The Movie: In the movie's enigmatic opening scene, an Engineer drinks the black goo, whatever it is, and dissolves into bare DNA, which then appears to make a new cell. This is apparently the first "seeding" of life on Earth (or at least, human life — the movie never makes it that clear).
Real Life: We're not sure when this Engineer visited Earth to drop his genetic bits everywhere, but there are massive problems no matter the time. First of all, we have no idea how Engineer DNA + Black Goo = working human cells, but whatever. Our real problem is the utter failure to understand how evolution works. Every living (and dead!) thing on planet Earth shares DNA with a common ancestor that thrived in Earth's infancy. That tree over there? You're related to it. A T-Rex? It was your bro. Michael Fassbender? Yes, your instructions are 99% the same as his.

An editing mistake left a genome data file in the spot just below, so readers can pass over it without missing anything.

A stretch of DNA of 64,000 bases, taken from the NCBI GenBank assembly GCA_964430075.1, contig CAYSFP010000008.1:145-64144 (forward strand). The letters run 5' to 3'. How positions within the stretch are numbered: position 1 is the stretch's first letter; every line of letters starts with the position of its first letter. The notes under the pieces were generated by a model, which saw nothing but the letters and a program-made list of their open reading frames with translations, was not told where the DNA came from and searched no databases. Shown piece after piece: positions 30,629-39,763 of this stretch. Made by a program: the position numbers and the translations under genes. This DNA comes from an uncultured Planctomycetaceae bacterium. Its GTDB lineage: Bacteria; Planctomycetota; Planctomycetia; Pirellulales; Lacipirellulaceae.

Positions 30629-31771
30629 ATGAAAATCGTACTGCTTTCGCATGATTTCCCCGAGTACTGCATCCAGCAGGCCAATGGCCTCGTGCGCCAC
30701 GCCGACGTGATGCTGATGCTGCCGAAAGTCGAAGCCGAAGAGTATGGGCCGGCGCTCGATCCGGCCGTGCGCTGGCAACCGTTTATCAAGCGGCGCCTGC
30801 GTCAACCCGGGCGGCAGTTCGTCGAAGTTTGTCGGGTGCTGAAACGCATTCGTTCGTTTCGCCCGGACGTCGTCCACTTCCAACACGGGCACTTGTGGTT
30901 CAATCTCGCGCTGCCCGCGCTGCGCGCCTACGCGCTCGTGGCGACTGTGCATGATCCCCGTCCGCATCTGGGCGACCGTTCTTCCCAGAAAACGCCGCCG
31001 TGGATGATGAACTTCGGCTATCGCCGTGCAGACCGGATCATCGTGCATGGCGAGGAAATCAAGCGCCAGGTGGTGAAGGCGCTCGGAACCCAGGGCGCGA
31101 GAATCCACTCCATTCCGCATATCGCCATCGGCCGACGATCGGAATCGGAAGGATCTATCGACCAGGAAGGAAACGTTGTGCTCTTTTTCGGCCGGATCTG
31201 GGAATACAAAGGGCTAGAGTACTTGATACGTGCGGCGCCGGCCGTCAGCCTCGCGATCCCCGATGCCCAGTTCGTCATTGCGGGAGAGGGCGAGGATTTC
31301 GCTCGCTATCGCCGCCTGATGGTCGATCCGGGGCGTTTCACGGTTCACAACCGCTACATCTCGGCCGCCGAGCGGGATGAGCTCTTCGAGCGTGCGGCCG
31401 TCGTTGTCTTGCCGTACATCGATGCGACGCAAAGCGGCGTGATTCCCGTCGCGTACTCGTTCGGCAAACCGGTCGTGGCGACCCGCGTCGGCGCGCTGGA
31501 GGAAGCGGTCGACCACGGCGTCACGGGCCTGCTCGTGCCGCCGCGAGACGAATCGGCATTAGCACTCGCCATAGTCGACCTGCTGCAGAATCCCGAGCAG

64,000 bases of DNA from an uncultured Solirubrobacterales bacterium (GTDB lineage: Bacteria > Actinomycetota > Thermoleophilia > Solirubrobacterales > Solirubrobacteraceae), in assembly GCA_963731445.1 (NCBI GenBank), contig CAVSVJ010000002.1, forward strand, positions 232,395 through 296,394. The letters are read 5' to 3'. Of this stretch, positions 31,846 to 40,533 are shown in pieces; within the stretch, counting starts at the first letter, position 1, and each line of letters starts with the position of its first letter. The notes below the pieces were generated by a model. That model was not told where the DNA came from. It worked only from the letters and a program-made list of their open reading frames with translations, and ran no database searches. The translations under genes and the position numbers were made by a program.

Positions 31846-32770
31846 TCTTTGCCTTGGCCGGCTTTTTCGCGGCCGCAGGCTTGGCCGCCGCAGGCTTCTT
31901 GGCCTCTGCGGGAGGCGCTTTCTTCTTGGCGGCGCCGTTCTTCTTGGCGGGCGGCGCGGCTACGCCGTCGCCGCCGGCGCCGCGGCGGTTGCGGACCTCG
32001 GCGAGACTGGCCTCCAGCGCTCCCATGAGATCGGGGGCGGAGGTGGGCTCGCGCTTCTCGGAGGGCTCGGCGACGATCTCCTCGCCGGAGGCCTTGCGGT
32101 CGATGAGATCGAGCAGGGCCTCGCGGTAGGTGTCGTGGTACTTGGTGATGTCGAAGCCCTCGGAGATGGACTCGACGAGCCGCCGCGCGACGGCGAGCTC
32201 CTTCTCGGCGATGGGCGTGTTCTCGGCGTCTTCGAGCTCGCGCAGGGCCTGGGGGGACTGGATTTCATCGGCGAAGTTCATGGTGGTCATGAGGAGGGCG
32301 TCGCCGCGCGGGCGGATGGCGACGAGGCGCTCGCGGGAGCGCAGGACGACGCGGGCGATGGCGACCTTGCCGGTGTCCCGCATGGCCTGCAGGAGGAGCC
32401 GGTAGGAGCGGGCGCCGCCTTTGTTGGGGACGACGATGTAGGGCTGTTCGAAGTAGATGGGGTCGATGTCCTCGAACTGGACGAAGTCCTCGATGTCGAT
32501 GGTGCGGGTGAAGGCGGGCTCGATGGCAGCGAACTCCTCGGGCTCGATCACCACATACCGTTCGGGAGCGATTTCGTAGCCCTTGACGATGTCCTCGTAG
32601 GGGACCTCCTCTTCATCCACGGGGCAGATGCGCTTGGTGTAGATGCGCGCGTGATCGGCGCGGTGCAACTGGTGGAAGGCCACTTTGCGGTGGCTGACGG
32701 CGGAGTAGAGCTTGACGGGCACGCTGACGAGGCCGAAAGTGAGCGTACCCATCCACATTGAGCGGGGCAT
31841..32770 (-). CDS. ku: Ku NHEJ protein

Okay, so maybe the Engineer is meant to be that common ancestor from billions of years back? Well then why did we have trilobites, and dinosaurs, and saber-tooth tigers, and Neanderthals? Do all species share Engineer DNA? No, that's impossible because we already saw the ridiculous "100% match" with humans. So was the point was to seed humans specifically? That also makes no sense because humans could never have evolved in the way we did without a series of cosmic accidents taking place, such as the KT extinction event and other stuff beyond Engineer control. So let's say the Engineer wasn't the common ancestor, but instead imbibed the goo around the same time he inspired all the weird star maps 35,000 years ago. Well then where did our cousins, the great apes, come from? We know we evolved alongside other primates; the proof is in the genetic pudding. So just... what... brain.... exploding...!